“You’re too late, Homer. Barney sucked it dry. Cut his gums up pretty bad.” – Moe
Posts Tagged ‘Flaming Moe’s
“Now, remember, Wanda, whatever shape the wax takes, that’s what your husband’s job will be.” – Janie
“It’s a mop, my husband will be a janitor.” – Wanda
“That looks like an Olympic torch to me, your husband could be an Olympic athlete who will go on to have a great acting career!” – Lisa Simpson
“It’s a dustpan.” – Wanda
“The wax never lies.” – Lisa Simpson
“What’s the matter, Moe?” – Homer Simpson
“Ah, business is slow. People today are healthier and drinking less. You know, if it wasn’t for the junior high school next door, no one would even use the cigarette machine.” – Moe
“Yeah, things are tough all over.” – Homer Simpson
“Increased job satisfaction and family togetherness are poison for a purveyor of mind numbing intoxicants like myself.” – Moe
“My name’s Harv Bannister, I work for Tipsy McStagger’s Good Time Drinking and Eating Emporium.” – Harv Bannister
“Oh, yeah? Hey, what’s Mr. McStagger really like?” – Moe
“Actually there is no Tipsy McStagger, he’s just a composite of other successful logos.” – Harv Bannister
“Well, you tell him from me that he makes one great mozzarella stick.” – Moe
“Yes, fine, I will.” – Harv Bannister
All these years later, people still love watching The Simpsons. I’m not internet-omniscient or anything, so I don’t actually know if this is more or less prevalent than for any other old television program, but earlier this week I came across another blog dedicated to rewatching the show. (500) Days of Homer popped up one week ago, and is currently through the first five episodes. The about page explains:
The idea was born while I was reading countless articles about the huge 500-episode milestone that The Simpsons is hitting. As I read, I realized that I’d only seen maybe a handful of those episodes. Being a person that lives for pop culture, this was a criminal oversight that I needed to fix.
So, in a typical over-reaction, I declared that I’d watch the entire series, from the beginning, one episode a day. I’d then write about each episode, every single day, until I was caught up with the show. Conveniently, the quest will take about 500 days, give or take however many new episodes air between now and July 2013. This is by far the stupidest thing I’ve gotten myself into, but I plan on going through with it. I may soon hate myself for giving myself at least 500 writing assignments, but hopefully I’ll truly understand one of the most important pieces of American culture by the end.
I’d strongly recommend tapering off around Season 10 or so, you can skip around from there and not miss much of anything, but this is the internet and everyone gets to do what they want. So far though, this one is going very well. From the post on “There’s No Disgrace Like Home”:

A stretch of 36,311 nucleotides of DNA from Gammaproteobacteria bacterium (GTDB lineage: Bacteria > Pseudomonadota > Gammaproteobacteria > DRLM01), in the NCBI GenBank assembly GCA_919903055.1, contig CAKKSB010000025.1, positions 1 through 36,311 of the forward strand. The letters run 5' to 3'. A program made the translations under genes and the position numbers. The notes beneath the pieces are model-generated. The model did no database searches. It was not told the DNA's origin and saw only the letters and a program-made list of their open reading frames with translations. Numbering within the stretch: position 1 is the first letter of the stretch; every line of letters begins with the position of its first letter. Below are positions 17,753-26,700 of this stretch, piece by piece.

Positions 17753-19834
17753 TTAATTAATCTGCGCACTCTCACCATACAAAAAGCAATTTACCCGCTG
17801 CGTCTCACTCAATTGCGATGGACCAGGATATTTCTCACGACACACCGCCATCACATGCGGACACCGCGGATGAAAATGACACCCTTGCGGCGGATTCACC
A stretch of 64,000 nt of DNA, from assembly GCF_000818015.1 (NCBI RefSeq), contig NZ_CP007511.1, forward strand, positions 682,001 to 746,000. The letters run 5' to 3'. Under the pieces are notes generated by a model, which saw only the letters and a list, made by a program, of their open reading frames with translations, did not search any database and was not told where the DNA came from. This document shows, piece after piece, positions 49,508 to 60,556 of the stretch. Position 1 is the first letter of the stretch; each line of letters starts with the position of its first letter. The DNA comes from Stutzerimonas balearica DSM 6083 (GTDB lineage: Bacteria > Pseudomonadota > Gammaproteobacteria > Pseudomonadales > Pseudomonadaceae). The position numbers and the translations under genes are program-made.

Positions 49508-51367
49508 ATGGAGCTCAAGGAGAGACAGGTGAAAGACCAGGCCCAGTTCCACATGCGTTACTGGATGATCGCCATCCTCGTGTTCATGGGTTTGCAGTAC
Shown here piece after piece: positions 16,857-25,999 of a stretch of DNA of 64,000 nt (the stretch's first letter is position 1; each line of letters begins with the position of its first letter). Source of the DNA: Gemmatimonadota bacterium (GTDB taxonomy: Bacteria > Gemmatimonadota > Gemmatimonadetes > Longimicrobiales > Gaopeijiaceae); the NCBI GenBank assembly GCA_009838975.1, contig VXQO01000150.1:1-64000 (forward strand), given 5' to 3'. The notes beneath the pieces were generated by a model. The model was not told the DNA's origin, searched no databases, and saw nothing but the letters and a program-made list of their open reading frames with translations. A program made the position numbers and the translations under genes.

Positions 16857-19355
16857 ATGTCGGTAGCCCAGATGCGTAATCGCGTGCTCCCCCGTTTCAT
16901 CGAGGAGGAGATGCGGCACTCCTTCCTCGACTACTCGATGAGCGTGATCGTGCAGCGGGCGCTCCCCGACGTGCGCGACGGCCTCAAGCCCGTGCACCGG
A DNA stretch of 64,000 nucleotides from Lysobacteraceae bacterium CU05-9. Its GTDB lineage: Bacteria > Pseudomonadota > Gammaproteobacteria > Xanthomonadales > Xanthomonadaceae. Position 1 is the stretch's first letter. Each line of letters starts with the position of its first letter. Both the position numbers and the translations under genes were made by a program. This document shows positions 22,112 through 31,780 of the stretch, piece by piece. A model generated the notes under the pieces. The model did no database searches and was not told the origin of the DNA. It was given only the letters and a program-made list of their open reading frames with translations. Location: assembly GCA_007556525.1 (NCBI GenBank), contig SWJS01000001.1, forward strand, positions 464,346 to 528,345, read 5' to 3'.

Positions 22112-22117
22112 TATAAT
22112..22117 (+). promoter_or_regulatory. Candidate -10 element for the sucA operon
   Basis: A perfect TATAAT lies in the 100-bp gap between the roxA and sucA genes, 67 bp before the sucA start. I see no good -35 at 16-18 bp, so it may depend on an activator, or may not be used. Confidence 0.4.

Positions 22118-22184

Perhaps that’s why, even more than its live-action counterparts, The Simpsons hit a nerve that revealed deep insecurities in the population. Despite the creative team not quite knowing its characters completely (this episode is full of strange character work—Marge being drunk, Mr. Burns welcoming his workers, Homer being embarrassed by everyone else), they put honesty over consistency. Without that prioritization, the show would have never become what we know it as.
It would have just been another cartoon.
Indeed. The honesty of Season 1 is one of its most durable features. Good luck, Hunter Phillips, I hope you keep it up.
On another “watch them all” blog, our old friend Mike Amato has gotten to “The Principal and the Pauper”. I would like to heartily agree with all of this:
I can sort of understand what they’re going for in the third act. We see the real Skinner in action, and he’s just out of touch enough with the rest of the characters that they’d feel uneasy about him and want the old Skinner back. But what did he do so wrong? As a man who was a POW for decades, he took mild offense to Bart’s warped version of the pledge. And he borrows his mother’s car. We gotta get this guy the fuck out of here; I guess that’s the point, that the characters are quick to act to get rid of this mild shake-up in their daily lives. The whole story is just so bloated and large that the final act feels so rushed and rash.
Exactly. They had to cut so many corners to cram that story in to twenty-two minutes that not only was there hardly any room for humor, there wasn’t even enough time to make it work. Continuing:
Now I can’t besmirch Keeler; the man’s written some of the best episodes of Futurama, so he’s pretty skilled with a pen. But I will say if the aim here was to make a meta episode, they certainly kept it to themselves. Everything in the episode is handled so seriously, with dramatic music cues and scenes of serious dialogue. There’s no real wink to the audience; call back to “Poochie” where Roy shows up to spice up the show, but there’s nothing like that here.
Again, those are exactly my sentiments. I can see how that originated as a way to mock the audience for taking a cartoon character too seriously, but they just didn’t have time to get that idea into the episode.
Read Mike’s whole post, and check out (500) Days of Homer. While we’re at it, maybe we can even get Drunk Rambles going again. Mark left off with “Life On the Fast Lane” and hasn’t updated in a while, but he did a great job of illustrating his points with screen grabs, and it’d be cool if he kept going.